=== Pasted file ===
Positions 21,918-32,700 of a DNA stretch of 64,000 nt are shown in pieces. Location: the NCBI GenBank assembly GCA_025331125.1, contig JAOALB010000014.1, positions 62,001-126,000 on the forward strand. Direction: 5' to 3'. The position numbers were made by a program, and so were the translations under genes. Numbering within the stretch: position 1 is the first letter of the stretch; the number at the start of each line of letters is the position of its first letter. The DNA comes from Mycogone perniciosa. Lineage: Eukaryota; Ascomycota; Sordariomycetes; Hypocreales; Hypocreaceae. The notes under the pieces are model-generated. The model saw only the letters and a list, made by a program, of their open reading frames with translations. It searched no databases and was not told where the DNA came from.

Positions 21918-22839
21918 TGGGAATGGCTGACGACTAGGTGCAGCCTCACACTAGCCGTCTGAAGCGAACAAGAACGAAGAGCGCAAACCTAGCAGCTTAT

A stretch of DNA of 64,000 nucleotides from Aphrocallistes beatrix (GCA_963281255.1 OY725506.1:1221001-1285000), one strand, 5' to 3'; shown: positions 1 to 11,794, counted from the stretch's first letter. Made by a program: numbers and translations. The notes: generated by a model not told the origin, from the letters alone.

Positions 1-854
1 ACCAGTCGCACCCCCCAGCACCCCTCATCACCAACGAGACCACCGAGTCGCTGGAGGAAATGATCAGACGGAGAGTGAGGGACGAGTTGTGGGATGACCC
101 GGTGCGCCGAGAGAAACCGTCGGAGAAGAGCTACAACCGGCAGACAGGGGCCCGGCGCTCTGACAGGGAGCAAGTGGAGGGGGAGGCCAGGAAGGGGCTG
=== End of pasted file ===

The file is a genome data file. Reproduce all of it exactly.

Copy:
Positions 21,918-32,700 of a DNA stretch of 64,000 nt are shown in pieces. Location: the NCBI GenBank assembly GCA_025331125.1, contig JAOALB010000014.1, positions 62,001-126,000 on the forward strand. Direction: 5' to 3'. The position numbers were made by a program, and so were the translations under genes. Numbering within the stretch: position 1 is the first letter of the stretch; the number at the start of each line of letters is the position of its first letter. The DNA comes from Mycogone perniciosa. Lineage: Eukaryota; Ascomycota; Sordariomycetes; Hypocreales; Hypocreaceae. The notes under the pieces are model-generated. The model saw only the letters and a list, made by a program, of their open reading frames with translations. It searched no databases and was not told where the DNA came from.

Positions 21918-22839
21918 TGGGAATGGCTGACGACTAGGTGCAGCCTCACACTAGCCGTCTGAAGCGAACAAGAACGAAGAGCGCAAACCTAGCAGCTTAT

A stretch of DNA of 64,000 nucleotides from Aphrocallistes beatrix (GCA_963281255.1 OY725506.1:1221001-1285000), one strand, 5' to 3'; shown: positions 1 to 11,794, counted from the stretch's first letter. Made by a program: numbers and translations. The notes: generated by a model not told the origin, from the letters alone.

Positions 1-854
1 ACCAGTCGCACCCCCCAGCACCCCTCATCACCAACGAGACCACCGAGTCGCTGGAGGAAATGATCAGACGGAGAGTGAGGGACGAGTTGTGGGATGACCC
101 GGTGCGCCGAGAGAAACCGTCGGAGAAGAGCTACAACCGGCAGACAGGGGCCCGGCGCTCTGACAGGGAGCAAGTGGAGGGGGAGGCCAGGAAGGGGCTG